SHORPY Historic Photo Archive & Fine-Art Prints
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About the Photos

Our holdings include hundreds of glass and film negatives/transparencies that we've scanned ourselves; in addition, many other photos on this site were extracted from reference images (high-resolution tiffs) in the Library of Congress research archive. (To query the database click here.) They are adjusted, restored and reworked by your webmaster in accordance with his aesthetic sensibilities before being downsized and turned into the jpegs you see here. All of these images (including "derivative works") are protected by copyright laws of the United States and other jurisdictions and may not be sold, reproduced or otherwise used for commercial purposes without permission.

© 2018 SHORPY INC.

[REV 25-NOV-2014]

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Above It All: 1908

Above It All: 1908

New York circa 1908. "Morningside Park and elevated line." Another view of the "L" seen here a few days ago. 8x10 inch glass negative. View full size.

On Shorpy:
Today's Top 5

A different NYC

Our history books would have us believe that New York City of this time, was a seething cauldron of oppressed masses from Eastern and Southern Europe.

Yet these photos show another, more gentile atmosphere of this urban giant.

I wonder if school teachers are aware of, and make use of this website?

[This being the Upper West Side, the atmosphere was probably only medium-Gentile. - Dave]

"722 Miles" -- recommended

If anyone has access to a copy of the book "722 Miles: The Building of the Subways and How They Transformed New York." I think there is a picture of this curve when it was built out in farmers' fields. The book is very good at explaining how the subways, elevated railways, and street cars made possible the development of a much larger city.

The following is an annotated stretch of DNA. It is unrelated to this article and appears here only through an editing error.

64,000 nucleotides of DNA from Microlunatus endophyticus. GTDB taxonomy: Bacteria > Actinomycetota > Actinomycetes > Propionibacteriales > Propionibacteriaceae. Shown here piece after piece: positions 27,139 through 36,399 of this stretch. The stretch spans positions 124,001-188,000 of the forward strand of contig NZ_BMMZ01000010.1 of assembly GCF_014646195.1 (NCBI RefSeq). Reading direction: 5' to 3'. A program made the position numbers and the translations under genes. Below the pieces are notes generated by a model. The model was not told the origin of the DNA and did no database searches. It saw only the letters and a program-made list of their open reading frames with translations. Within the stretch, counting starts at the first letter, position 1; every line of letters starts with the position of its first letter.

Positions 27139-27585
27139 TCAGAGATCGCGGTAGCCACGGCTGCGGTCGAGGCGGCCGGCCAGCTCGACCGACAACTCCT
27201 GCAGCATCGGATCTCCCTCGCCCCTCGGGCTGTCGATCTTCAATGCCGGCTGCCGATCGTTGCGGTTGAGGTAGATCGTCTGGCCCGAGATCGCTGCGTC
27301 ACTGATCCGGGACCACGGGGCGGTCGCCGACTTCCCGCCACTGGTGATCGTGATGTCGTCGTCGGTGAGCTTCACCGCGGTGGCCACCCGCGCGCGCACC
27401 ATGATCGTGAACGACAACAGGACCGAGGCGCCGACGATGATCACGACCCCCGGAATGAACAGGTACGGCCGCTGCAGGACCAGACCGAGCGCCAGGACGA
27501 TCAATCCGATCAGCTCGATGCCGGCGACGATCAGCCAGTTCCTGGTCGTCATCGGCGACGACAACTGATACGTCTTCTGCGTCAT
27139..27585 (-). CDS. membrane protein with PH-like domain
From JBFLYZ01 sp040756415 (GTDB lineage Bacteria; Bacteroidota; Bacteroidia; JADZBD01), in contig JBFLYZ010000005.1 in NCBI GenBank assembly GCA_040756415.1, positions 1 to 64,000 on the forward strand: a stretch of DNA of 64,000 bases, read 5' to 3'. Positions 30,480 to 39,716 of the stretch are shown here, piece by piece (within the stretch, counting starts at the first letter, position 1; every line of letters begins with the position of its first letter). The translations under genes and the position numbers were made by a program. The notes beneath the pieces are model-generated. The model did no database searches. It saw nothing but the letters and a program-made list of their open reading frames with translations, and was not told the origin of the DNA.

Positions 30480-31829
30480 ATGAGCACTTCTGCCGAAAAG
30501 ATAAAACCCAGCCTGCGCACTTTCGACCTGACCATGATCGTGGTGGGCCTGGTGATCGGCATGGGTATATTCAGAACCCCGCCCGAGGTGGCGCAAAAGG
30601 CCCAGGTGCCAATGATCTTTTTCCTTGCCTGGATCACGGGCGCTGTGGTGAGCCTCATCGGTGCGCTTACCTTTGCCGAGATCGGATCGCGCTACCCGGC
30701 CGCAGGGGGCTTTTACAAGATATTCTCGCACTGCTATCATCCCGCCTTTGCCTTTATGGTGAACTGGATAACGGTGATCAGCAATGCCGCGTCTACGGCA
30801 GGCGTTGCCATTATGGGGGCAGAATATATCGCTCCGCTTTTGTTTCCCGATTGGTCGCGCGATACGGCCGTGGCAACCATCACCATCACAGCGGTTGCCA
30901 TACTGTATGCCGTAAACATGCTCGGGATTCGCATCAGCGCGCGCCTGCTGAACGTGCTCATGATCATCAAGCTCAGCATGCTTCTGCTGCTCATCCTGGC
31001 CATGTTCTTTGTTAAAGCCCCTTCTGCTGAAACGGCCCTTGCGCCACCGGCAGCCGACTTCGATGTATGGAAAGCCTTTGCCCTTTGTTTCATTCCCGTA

A more-recent (1896) view:

From Morningside Park to Central Park

After consulting the vast riches of the Shorpy archive, I have determined that this view was taken from the grounds of St. John the Divine, looking southeast across Morningside Park toward Cathedral Parkway (110th Street) and the north end of Central Park. The apartment buildings along Manhattan Avenue (at the left) are still there, except for the one closest to the L tracks. Of the three buildings on the other side of the tracks (south side of 110th St.), only the middle one has been replaced. Thanks, Dave, this has been loads of fun!

The Block House

That's Central Park in the background there and the structure just left of center peeking up through the trees is the Block House.

SHORPY HISTORICAL PHOTO ARCHIVE | History in HD is a vintage photo archive featuring thousands of high-definition images from the 1850s to 1960s. (Available as fine-art prints from the Shorpy Archive.) The site is named after Shorpy Higginbotham, a teenage coal miner who lived 100 years ago.

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